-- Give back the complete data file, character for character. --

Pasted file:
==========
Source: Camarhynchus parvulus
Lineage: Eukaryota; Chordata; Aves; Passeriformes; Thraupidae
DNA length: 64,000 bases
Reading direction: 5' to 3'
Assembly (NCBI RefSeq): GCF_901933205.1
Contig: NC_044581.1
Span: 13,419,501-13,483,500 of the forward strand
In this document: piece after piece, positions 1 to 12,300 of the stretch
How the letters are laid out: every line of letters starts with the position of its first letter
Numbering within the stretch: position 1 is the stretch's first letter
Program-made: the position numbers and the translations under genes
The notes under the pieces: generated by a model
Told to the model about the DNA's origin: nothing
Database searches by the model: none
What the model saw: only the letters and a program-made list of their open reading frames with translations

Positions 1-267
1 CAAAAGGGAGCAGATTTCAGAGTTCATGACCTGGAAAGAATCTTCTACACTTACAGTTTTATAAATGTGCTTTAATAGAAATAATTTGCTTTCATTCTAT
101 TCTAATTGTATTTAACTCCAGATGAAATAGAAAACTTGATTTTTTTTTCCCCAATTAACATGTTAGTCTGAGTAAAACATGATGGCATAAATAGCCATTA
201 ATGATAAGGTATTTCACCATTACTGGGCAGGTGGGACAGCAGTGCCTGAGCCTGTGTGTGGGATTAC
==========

Source: Camarhynchus parvulus
Lineage: Eukaryota; Chordata; Aves; Passeriformes; Thraupidae
DNA length: 64,000 bases
Reading direction: 5' to 3'
Assembly (NCBI RefSeq): GCF_901933205.1
Contig: NC_044581.1
Span: 13,419,501-13,483,500 of the forward strand
In this document: piece after piece, positions 1 to 12,300 of the stretch
How the letters are laid out: every line of letters starts with the position of its first letter
Numbering within the stretch: position 1 is the stretch's first letter
Program-made: the position numbers and the translations under genes
The notes under the pieces: generated by a model
Told to the model about the DNA's origin: nothing
Database searches by the model: none
What the model saw: only the letters and a program-made list of their open reading frames with translations

Positions 1-267
1 CAAAAGGGAGCAGATTTCAGAGTTCATGACCTGGAAAGAATCTTCTACACTTACAGTTTTATAAATGTGCTTTAATAGAAATAATTTGCTTTCATTCTAT
101 TCTAATTGTATTTAACTCCAGATGAAATAGAAAACTTGATTTTTTTTTCCCCAATTAACATGTTAGTCTGAGTAAAACATGATGGCATAAATAGCCATTA
201 ATGATAAGGTATTTCACCATTACTGGGCAGGTGGGACAGCAGTGCCTGAGCCTGTGTGTGGGATTAC